Christmas Storm in Midwest Ranked Worst in 104 Years

You don't have to tell residents of the Midwest that the wallop they got just before Christmas was the storm of the century. But now scientists have spelled it out.

The Dec. 22-23 storm broke all records for storm intensity, size, snowfall totals and damages in the region, according to a new study. It was the most significant winter storm in the region in 104 years.

More than 120 counties in Illinois, Indiana, Kentucky and Ohio declared snow emergencies. The storm generally lasted 30 hours in many locations.

"What's unusual is that this record snowfall occurred over rolling topography and hills, areas that usually don't have heavy snows," said Stanley Changnon, chief emeritus of the Illinois State Water Survey and leader of the study.

Among the snowfall records set:

  • 29 inches at Seymour, Indiana
  • 24 inches at Greenfield, Ohio
  • 14 inches at Paducah, Kentucky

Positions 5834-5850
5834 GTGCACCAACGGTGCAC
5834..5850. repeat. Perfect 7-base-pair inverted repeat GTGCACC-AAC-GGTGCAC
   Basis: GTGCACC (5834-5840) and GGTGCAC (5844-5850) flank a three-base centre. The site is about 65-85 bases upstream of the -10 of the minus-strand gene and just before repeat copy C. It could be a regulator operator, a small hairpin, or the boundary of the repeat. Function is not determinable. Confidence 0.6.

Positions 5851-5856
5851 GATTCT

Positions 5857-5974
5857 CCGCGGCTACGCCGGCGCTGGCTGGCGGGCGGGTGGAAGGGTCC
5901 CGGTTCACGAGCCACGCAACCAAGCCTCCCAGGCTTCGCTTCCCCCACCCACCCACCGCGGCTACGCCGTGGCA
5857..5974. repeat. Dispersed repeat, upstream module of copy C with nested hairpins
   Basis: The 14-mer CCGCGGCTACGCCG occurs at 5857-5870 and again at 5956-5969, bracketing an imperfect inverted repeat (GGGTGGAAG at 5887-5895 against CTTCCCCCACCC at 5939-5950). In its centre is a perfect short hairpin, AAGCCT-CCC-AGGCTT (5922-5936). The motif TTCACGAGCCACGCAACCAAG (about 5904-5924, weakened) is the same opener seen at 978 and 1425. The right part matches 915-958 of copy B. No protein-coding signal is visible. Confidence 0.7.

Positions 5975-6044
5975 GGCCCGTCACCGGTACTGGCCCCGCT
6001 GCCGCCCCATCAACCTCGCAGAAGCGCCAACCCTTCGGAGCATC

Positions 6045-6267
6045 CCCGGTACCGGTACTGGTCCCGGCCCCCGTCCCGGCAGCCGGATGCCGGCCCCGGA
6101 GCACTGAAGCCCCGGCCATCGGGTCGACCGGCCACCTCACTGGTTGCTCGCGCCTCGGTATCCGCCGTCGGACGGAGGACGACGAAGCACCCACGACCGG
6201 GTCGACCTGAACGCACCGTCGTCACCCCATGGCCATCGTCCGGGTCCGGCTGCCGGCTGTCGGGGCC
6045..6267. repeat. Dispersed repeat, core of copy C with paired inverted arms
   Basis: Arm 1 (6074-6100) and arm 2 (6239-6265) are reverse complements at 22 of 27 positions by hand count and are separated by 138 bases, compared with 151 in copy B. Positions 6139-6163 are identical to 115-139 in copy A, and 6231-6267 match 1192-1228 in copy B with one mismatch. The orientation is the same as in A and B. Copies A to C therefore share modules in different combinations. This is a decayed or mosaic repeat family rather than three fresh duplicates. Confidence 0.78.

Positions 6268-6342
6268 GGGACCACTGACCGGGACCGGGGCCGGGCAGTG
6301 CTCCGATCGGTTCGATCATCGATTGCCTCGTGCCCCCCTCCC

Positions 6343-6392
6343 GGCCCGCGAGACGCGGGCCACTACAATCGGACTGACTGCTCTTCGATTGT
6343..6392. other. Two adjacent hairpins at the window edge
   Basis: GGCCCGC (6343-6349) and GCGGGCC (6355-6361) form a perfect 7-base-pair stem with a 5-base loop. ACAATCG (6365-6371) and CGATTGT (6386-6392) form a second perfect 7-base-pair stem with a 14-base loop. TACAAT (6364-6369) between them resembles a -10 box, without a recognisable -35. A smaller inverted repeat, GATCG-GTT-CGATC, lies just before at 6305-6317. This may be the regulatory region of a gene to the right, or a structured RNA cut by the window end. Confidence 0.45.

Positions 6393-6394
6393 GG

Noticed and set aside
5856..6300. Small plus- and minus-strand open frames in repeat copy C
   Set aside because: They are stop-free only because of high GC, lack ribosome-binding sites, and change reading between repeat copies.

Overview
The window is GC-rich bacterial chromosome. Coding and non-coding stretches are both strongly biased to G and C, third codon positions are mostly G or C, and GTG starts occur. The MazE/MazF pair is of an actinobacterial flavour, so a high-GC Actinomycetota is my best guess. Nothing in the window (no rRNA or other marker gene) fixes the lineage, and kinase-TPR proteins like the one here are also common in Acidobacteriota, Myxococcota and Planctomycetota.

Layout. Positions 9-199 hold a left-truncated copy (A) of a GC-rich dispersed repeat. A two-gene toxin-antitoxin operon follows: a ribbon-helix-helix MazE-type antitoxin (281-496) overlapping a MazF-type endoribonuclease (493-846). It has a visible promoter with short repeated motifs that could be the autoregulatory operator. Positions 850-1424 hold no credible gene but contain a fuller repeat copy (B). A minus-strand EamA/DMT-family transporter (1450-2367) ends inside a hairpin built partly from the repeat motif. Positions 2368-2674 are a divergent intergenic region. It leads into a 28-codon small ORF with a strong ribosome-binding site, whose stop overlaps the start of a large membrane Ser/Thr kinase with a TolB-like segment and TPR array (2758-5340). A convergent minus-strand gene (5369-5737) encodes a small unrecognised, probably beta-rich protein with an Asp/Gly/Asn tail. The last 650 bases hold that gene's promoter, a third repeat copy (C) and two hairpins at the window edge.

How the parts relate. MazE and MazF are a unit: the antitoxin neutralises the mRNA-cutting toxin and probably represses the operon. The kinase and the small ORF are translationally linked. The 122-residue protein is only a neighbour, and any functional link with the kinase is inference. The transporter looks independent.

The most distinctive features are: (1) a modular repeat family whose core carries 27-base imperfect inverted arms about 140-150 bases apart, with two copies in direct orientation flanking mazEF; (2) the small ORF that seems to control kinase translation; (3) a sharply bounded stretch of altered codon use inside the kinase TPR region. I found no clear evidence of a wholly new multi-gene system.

• 18 inches at Carmi, Illinois

The storm created a travel nightmare.

"The timing of the storm couldn't have been worse, making travel hazardous and stranding thousands of holiday travelers across the Midwest," Changnon said. "The storm's southwest-northeast orientation from the confluence of the Mississippi and Ohio rivers at Cairo, Ill., to Cleveland blocked both east-west traffic across the eastern United States and north-south traffic between the Midwest and South."

The storm killed 17 people. The cost, including damages and flight cancellations and delays, exceed $900 million, Changnon said.

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